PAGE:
Making Environmental Stewardship More Effective (MESME): A Bad Deal for Upland Farmers

Controversy has arisen over Natural England’s launch of the “Making Environmental Stewardship More Effective” (MESME) initiative. Several new options are being introduced (mostly applicable only in the lowlands) and points available for low priority options are being reduced or their prescriptions are being made more demanding.

“Rather than providing the traditional support for agriculture in marginal hill areas, the emphasis seems to be a move back to an unimproved, less productive landscape. The environment will become more “natural” – what you see is what you get.” says David Morley, Environmental Advisor of H&H Land and Property.

“Upland farmers are likely to suffer as a result, and one immediately visible effect will be a halt to the rebuilding of stone walls that are characteristic of so much moorland and hill scenery, especially in Cumbria.”

MESME is a Defra-led project aiming to improve the delivery of environmental outcomes from Environmental Stewardship. New, apparently environmentally friendly choices have been introduced with the objective of steering farmers away from “low” priority options, such as hedgerow management and low fertiliser use, and towards “high” priority options, such as zero fertiliser options and management to benefit farmland birds.

These changes will take effect from 1st January 2013, so all ESA expiries will be affected. There are two changes in particular that could have a big impact on upland farms coming out of ESA agreements.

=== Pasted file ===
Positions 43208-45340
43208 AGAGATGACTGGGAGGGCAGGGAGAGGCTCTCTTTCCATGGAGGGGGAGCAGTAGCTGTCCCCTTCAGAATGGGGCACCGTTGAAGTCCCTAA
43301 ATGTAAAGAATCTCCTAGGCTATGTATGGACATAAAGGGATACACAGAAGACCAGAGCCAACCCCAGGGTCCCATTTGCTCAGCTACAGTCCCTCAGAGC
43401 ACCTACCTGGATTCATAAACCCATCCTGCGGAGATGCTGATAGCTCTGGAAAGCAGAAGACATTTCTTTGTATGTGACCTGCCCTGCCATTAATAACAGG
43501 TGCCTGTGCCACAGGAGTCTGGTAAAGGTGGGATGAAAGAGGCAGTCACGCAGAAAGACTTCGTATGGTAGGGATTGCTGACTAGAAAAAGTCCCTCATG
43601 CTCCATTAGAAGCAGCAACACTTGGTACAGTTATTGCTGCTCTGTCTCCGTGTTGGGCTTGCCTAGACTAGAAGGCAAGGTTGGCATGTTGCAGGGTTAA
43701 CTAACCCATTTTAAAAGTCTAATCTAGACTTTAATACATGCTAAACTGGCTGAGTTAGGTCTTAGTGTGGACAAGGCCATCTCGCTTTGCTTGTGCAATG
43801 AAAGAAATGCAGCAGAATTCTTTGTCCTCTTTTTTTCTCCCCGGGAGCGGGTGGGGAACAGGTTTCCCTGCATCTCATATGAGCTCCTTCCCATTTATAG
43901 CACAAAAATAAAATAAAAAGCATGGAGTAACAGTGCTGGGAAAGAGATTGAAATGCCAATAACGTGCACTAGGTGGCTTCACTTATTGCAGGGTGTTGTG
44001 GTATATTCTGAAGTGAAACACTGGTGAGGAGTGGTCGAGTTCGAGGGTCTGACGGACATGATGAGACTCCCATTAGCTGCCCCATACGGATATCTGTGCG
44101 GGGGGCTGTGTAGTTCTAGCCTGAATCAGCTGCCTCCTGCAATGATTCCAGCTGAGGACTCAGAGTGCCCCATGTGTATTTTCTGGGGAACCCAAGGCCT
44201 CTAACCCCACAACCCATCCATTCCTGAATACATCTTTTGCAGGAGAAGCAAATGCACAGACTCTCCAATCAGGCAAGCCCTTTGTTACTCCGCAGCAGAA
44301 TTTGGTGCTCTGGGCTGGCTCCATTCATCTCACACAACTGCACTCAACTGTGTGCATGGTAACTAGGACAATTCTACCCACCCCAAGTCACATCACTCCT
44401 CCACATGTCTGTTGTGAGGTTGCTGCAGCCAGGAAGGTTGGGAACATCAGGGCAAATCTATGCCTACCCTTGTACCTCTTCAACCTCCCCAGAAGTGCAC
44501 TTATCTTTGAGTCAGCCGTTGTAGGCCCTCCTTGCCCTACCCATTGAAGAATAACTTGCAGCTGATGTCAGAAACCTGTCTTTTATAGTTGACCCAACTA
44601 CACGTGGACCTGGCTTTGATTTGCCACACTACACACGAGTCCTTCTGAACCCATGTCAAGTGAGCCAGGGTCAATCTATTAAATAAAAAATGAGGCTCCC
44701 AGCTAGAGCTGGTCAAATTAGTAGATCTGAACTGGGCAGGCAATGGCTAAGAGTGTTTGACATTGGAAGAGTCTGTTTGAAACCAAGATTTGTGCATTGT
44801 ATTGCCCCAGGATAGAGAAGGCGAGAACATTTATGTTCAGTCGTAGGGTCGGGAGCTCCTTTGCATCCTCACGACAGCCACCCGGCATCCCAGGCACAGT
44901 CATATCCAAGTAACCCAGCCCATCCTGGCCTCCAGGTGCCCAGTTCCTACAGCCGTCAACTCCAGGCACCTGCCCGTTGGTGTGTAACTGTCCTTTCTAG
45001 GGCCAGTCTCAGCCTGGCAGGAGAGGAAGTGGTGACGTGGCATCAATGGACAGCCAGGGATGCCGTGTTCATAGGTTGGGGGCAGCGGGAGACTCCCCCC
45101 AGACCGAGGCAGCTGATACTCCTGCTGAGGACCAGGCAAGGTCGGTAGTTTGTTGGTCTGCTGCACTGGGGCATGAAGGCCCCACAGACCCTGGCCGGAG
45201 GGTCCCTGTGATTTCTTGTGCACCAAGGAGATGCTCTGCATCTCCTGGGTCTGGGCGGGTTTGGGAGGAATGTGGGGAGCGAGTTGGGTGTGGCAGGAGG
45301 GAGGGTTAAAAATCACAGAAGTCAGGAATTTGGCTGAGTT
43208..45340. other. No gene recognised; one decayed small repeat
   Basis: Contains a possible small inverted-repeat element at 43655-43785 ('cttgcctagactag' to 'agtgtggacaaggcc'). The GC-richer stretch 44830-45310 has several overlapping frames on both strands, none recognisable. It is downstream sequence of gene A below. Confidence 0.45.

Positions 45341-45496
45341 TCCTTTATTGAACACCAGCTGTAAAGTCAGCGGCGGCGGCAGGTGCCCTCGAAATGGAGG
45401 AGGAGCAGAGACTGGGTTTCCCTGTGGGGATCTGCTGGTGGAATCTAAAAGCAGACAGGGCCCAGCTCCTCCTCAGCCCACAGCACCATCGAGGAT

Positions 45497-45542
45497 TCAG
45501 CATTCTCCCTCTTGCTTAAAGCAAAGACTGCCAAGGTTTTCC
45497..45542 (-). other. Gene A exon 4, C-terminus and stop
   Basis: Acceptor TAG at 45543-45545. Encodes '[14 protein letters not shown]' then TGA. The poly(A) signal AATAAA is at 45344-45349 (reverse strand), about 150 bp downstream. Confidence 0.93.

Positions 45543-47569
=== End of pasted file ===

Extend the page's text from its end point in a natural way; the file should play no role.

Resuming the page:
1. The number of points being given for completing a Farm Environment Record, which is essential for making an application, is reduced from three points per hectare to one point.
  2. The criteria for including dry stone walls in the “Maintenance of Walls” option are being tightened.

David Morley of H&H Land and Property draws the following conclusions: “The first of these will make it much harder for large upland farms, and commons in particular, to reach their points target. Unlike lowlands areas, there are few alternative options to make up the shortfall. Where the land involved is also being entered into Higher Level Stewardship (HLS), the only solution will probably be to “underpin” HLS options – this means both HLS and Entry Level Stewardship (ELS) options would be located on the some piece of land.”

“Essentially this means that land management on the ground would be the same but the value of the agreement would be reduced by £2 per hectare across all moorland parcels.”

Under the second proposed change, walls will only be eligible for the maintenance ELS option if they are “complete” – i.e. full height along the whole length and with most of the original top stones still in place. This could render a lot of walls with short “bad” sections ineligible for the scheme, removing the incentive for farmers to maintain them.

David points out: “There is a real concern that this may lead to the deterioration of many walls that are an integral part of the upland landscape. It also risks undoing the good work completed under ESA agreements for the last 20 years, surely the opposite of what Natural England are intending with MESME.”

With regard to the cumulative effect of the new scheme, he is equally disappointed. “It is surprising that Natural England have not thought through the implication of these changes for upland farmers and commoners. Instead of making Environmental Stewardship more effective, they simply make it less attractive - and certainly more onerous.”


H&H Land and Property are leading Chartered Surveyors and Land Agents in the North. With offices in both Carlisle and Durham they provide a full range of professional services. For more information contact the Carlisle office on 01228 406 260 or Durham office 0191 370 8530.